Hitachi Scores EU Commuter-Train First as Express Arrivals Begin

Hitachi Ltd. announced its first contract in the European commuter-train market on the day that it commences deliveries from an earlier 5.7 billion-pound ($8.8 billion) breakthrough-order for its Intercity Express model.

Hitachi will provide 70 AT200 trains to Abellio for use by the ScotRail franchise, which the state-owned Dutch operator begins running next month. The first seven units will be built in Japan and the rest at the Tokyo-based company’s new European factory in Newton Aycliffe, England, according to a statement.

The deal for the AT200, a model first unveiled last July, gives Hitachi a bridgehead in the European commuter sector and follows its successful penetration of the long-distance market with the 122-train Intercity Express order for Britain’s East Coast and Great Western lines, and a contract to supply 29 Javelin sets used between London and the Channel Tunnel.

John Veitch, Hitachi Rail Europe’s general manager for Scotland, said the company was “delighted’ with the deal for the AT200s, which includes a 10-year maintenance contract.

The electric trains, in three- or four-car formations with a top speed of 100 miles an hour, will enter service in late 2017 and run on the Edinburgh-Glasgow route linking Scotland’s biggest cities, as well as on the Stirling-Alloa-Dunblane line.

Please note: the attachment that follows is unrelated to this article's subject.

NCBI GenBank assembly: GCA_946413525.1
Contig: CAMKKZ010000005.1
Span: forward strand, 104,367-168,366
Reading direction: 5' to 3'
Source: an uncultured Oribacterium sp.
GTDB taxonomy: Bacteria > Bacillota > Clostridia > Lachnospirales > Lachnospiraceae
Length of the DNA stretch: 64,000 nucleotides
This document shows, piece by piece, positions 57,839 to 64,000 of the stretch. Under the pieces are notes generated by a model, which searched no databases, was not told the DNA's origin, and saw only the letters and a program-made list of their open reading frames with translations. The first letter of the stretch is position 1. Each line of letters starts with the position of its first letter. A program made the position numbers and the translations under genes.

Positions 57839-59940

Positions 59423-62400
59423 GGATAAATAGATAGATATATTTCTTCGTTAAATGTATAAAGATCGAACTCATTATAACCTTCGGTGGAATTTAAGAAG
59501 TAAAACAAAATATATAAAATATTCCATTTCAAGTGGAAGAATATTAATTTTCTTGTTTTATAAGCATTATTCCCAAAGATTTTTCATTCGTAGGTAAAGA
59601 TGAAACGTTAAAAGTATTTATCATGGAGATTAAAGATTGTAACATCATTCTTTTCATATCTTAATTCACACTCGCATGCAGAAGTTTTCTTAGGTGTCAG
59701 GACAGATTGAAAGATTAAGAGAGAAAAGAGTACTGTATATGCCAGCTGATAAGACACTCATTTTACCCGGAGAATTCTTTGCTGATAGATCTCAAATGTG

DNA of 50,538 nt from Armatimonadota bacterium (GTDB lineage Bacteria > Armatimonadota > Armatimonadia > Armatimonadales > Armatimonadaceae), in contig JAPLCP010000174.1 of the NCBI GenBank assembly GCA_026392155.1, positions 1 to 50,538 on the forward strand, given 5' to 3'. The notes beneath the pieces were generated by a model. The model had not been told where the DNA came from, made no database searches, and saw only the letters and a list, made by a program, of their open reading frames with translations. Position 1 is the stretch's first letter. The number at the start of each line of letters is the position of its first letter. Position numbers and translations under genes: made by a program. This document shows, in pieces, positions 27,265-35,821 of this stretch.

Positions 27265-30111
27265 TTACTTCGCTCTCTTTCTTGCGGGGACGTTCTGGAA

Today’s order announcement came hours before the planned disembarkation of the first of Hitachi’s Class 800 Intercity Express trains at Southampton docks on England’s south coast.

The five-car train, shipped from Japan on the Wallenius Wilhelmsen roll-on roll-off transporter Tamerlane, is one of 12 to be built for the program at Hitachi’s Kasado Works, with the remaining 110 to be manufactured at the Newton Aycliffe site.

Capable of 125 miles an hour, the new model is slated to enter service from 2017 on the Great Western route.

Hitachi, which builds key parts of the Shinkansen bullet train, moved its global rail headquarters to London last year to further the European push and last month agreed to buy the rail arm of Italy’s Finmeccanica SpA for 773 million euros ($814 million), expanding into signaling and metro trains.

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